Speaker Series - Speaker Series - Deborah Cowen
Friday, May 03, 2019, 03:00pm
Imprints of Empire: Infrastructure, settler colonialism and the making of jurisdiction
Deborah Cowen, is an Associate Professor in the Department of Geography and Planning at the University of Toronto and a 2016 Pierre Elliott Trudeau Foundation Fellow. Deborah’s research explores the role of organized violence in shaping intimacy, space, and citizenship, most recently in the book The Deadly Life of Logistics: Mapping Violence in Global Trade (2014).
Abstract: This talk investigates the contested production of settler colonial jurisdiction by following 'national infrastructure.' Refusing liberalism’s methodological nationalism and methodological settler colonialism (Tomiak, 2016) it instead apprehends border spaces as haunted spaces (Gordon 2008) and as genealogical objects, imprinted by empire. I ‘follow the infrastructure’ across imperial space, time and struggle, illuminating the extraordinary power of infrastructural systems in the making of border spaces. I track a set of circulations through Canada and well beyond, to explore how the making of national borders through infrastructure holds together seemingly disparate archives of Indigenous dispossession and genocide, of transatlantic slavery, and of unfree migrant racial labour regimes. This approach emphasizes the key role of infrastructure in the making of settler colonial jurisdiction, and thus the border as a space of imperial afterlives. Infrastructure, almost by definition, reproduces material relations, although at times in very queer ways. With an eye towards a future for borders and infrastructure otherwise, I ask: what does a map of infrastructure’s afterlives look like, and what is at stake in its refusal and in claims to repair?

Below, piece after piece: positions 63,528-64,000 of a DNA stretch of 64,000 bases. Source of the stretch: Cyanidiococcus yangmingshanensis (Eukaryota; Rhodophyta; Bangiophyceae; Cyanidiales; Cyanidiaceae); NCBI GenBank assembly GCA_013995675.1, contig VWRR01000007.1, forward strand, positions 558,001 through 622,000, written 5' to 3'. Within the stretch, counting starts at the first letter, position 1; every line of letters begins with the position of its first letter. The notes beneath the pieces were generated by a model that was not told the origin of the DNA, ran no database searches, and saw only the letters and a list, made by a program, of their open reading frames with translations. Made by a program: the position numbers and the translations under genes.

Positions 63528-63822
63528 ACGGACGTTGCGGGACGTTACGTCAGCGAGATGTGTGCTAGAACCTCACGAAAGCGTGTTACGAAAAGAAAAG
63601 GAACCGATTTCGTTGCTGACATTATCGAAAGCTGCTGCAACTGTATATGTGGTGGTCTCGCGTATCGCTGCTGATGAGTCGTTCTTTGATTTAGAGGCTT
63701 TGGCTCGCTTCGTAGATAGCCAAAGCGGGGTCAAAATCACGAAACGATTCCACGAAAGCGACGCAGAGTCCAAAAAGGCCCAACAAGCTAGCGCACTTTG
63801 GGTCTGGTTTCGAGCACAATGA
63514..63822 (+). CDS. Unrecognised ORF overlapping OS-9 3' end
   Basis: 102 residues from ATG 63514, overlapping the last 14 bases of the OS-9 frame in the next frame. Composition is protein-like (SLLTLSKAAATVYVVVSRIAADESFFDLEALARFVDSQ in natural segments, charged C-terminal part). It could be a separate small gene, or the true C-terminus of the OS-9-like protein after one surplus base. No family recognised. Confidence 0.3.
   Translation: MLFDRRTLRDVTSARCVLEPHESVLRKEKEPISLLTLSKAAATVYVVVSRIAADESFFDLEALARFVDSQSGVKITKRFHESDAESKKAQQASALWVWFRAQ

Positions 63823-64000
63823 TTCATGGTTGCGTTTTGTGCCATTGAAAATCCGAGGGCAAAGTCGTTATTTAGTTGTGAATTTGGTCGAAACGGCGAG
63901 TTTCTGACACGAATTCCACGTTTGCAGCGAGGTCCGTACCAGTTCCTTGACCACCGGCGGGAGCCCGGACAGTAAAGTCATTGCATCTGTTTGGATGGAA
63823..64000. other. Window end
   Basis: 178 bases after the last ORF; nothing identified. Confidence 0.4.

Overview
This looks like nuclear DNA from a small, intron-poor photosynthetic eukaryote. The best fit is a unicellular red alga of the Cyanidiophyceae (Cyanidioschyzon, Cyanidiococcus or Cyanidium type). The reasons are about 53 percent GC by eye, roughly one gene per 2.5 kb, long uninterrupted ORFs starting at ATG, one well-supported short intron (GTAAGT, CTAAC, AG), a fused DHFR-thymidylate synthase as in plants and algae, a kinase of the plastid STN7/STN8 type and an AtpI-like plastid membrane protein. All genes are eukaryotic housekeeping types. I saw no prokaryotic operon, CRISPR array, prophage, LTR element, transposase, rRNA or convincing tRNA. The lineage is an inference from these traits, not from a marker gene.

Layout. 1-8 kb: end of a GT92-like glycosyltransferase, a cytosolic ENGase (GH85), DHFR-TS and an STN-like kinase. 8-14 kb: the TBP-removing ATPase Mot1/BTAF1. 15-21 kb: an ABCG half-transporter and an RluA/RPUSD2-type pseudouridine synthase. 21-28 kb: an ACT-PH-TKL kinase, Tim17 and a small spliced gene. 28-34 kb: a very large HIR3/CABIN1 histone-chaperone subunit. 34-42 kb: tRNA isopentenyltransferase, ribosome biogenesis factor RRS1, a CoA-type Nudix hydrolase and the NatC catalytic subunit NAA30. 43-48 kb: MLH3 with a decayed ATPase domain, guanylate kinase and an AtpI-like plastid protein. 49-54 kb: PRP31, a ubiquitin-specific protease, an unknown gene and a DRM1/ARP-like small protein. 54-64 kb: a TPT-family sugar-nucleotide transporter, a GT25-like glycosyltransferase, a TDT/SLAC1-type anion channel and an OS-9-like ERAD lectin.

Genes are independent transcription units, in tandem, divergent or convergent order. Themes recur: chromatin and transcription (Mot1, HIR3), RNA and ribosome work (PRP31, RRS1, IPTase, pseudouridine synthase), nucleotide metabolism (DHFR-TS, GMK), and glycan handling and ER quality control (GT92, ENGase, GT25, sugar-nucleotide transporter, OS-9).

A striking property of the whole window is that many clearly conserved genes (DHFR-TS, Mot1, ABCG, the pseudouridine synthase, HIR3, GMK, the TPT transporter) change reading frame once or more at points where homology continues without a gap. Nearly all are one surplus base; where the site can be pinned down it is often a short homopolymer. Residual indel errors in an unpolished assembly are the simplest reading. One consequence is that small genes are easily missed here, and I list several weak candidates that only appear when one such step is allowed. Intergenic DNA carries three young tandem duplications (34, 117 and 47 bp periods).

3-4:30pm, TILLET 246. Followed by an informal gathering at Pinos in Highland Park